LAS VEGAS, NV - OCTOBER 16: Dan Wheldon's #77 Bowers and Wilkins Dallara is covered by a protective tarpaulin following a 15-car accident during the Las Vegas Indy 300 part of the IZOD IndyCar World Championships presented by Honda at Las Vegas Motor Speedway on October 16, 2011 in Las Vegas, Nevada. (Photo by Tom Pennington/Getty Images)
In the early spring of the year 2000, there was a small, yet vocal group of journalists who were ramping up the rhetoric in NASCAR circles about the dangers faced by stock car drivers on the track.
We were not popular with the series, many of the drivers and teams, or indeed the traditionalists in the fan base - and at the time, the ratio of traditionalists to progressives was about as balanced as the ratio of atheists in the Bible Belt. We were making a stink about soft walls, which the conventional wisdom called both "impractical" and "unnecessary," and increased driver safety, which NASCAR adamantly regarded as the sole domain of the drivers and teams who they officially regarded as "independent contractors" for liability purposes.
I didn't personally receive the volume of criticism that other writers like Ed Hinton got for what was written in those days - at the time, I was a guppy in an ocean. But I got enough to be called "reactionary" at best, and "pansy" and other emasculating epithets at worst, for daring to suggest that, as one commenter put it, "drivers are not adults who choose their professions and understand the risks."
In those days, change in NASCAR came at a glacial pace unless it involved politics and money. A car measurement could be changed on a race-by-race basis to satisfy a complaining manufacturer, but a driver's personal protective gear was his choice and he was expected to live - or die - by his selections. Safety was something that was personal responsibility for competitors and the tracks - not the sanction.
People started to question that position when Neil Bonnett and Rodney Orr died within days of each other in 1994. The rumblings died down somewhat in the subsequent years, but then they resurfaced again when John Nemechek perished at Homestead-Miami Speedway in 1997.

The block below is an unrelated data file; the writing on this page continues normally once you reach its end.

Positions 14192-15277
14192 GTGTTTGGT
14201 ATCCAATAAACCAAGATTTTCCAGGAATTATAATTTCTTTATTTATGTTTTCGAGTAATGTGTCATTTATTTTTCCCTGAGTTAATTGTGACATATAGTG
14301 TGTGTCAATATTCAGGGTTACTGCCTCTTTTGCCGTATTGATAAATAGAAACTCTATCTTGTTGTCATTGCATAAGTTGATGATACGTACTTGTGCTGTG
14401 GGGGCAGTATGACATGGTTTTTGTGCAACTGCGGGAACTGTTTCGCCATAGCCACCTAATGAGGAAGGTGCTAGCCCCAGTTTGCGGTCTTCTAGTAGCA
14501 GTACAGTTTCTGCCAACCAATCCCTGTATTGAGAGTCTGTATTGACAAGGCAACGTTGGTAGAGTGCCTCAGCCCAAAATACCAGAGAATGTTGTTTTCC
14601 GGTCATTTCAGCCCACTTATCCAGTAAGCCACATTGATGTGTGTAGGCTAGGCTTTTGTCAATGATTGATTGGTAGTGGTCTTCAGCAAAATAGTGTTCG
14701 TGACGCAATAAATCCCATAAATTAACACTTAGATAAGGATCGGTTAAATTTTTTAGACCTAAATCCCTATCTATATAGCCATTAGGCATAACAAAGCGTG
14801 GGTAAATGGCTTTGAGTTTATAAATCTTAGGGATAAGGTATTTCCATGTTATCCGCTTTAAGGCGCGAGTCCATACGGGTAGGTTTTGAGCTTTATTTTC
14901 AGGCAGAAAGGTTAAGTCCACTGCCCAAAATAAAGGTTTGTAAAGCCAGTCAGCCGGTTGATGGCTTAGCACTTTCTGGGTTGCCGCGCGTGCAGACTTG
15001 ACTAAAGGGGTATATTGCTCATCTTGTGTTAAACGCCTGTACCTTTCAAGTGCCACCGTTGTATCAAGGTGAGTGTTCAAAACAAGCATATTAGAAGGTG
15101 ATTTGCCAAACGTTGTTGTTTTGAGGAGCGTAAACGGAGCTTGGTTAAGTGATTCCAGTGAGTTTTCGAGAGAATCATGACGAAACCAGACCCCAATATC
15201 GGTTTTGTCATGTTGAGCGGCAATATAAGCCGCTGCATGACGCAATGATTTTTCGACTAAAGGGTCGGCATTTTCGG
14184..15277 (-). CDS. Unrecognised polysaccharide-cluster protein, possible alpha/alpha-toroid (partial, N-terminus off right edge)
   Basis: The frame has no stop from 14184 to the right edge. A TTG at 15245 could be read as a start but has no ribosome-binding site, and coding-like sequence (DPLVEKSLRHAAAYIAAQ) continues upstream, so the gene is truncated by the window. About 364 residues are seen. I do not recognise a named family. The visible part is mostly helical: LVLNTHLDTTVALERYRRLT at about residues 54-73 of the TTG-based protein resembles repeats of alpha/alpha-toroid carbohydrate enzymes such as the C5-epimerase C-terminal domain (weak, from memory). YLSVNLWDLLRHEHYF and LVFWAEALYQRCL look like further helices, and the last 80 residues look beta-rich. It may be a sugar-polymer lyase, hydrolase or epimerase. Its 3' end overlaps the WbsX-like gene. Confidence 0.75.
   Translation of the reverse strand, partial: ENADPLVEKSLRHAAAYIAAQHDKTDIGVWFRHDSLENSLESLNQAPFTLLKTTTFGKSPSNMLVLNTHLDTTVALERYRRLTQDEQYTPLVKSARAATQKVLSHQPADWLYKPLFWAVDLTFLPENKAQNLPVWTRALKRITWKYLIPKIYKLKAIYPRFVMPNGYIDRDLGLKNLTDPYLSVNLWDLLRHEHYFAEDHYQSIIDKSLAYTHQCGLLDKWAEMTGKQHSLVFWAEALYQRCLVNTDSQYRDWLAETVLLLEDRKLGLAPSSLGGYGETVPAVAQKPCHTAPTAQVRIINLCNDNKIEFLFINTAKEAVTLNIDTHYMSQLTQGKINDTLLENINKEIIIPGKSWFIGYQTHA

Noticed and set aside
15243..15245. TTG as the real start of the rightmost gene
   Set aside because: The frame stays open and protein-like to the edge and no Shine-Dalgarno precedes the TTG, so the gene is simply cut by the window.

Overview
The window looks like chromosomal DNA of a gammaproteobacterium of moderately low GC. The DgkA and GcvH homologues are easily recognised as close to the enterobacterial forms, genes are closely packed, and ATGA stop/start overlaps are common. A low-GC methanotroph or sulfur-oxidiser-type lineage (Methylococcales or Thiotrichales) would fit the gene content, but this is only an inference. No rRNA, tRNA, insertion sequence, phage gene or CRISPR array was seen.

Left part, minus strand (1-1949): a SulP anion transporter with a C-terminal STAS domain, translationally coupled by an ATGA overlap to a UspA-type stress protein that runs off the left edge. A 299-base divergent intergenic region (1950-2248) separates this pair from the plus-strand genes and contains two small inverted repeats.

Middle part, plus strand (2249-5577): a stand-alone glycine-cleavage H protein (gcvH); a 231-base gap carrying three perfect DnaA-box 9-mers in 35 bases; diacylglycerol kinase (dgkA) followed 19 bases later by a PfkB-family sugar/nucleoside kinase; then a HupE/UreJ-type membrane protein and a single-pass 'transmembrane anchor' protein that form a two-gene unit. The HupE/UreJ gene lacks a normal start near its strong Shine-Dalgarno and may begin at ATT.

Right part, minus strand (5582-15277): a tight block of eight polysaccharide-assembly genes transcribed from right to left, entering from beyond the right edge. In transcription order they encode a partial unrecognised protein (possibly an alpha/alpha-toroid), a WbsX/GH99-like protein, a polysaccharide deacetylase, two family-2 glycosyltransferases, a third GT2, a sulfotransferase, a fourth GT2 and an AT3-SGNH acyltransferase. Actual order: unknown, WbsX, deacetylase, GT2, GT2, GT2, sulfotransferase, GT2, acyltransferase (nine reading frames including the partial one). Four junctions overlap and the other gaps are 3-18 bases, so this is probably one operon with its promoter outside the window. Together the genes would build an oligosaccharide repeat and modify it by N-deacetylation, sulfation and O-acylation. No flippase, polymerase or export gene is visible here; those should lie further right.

It wasn't until 2000 that the dam burst and the battle lines were drawn. There came what fighter pilots tend to call a bad string. In the space of less than a year, four stock car drivers - ARCA's Scott Baker, NASCAR Winston Cup drivers Adam Petty and Kenny Irwin, and NASCAR Craftsman Truck Series driver Tony Roper - all died in similar fashion of massive head injuries brought about by high-speed impacts with unshielded concrete walls.
Incredibly, the hue and cry seemed not to move NASCAR beyond vague guarantees that they were "looking into the matter." The Indianapolis Motor Speedway began research into what would become the SAFER barrier, and drivers like Brett Bodine and Kyle Petty adopted early versions of the HANS device. Bodine and Petty were ridiculed for it, even by their peers - most notably Dale Earnhardt, who made comments including the perennial favorite "candy-asses."
Then Earnhardt himself was killed. That's when everything - belatedly, finally, blessedly - changed.
That experience ten years ago informs my opinions today and has spurred this article at a time when people will criticize me for picking at still-fresh wounds. I have always regretted that I was not more vocal back in 2000, but that regret pales in comparison to what I feel today.
I feel regret - and anger - at myself for not having spoken up more vocally about IndyCar pack racing on banked ovals. Yes, I have said many times that I don't like it, but only in the sense of expressing a personal opinion. No serious debate has ever arisen over the way current-spec IndyCars race in clusters, unable to separate themselves because of aerodynamic similarities and practically begging every lap for the type of horrifying accident that finally happened in Las Vegas.
In past years, those of us labeled the "complainers" have been vocal about other issues - the worrisome tendency of the IR03 Dallaras to take flight with little provocation, rear-end impacts that caused serious back injuries because of driver position and the gearboxes on the cars, and so forth - but there has been virtually no internal second-guessing about IndyCar's version of restrictor-plate racing.
Part of this, I think, is because for years during the Split criticism of IndyCar oval racing was seen as political maneuvering from "the other side." Indeed, since this kind of oval racing was a founding precept of the Indy Racing League, questioning its validity could be seen as an attack at the very fundamentals of the league.
Then, too, there were the passionate die-hard ovalistas, who already felt like they were under siege from a horde of road- and street-racing aficionados who were trying to strip their very heritage away from them. Bolstering their position was the nail-biting action of these pack races that led to headline-worthy photo finishes; they argued that pack racing was the only thing getting the series into the next day's news.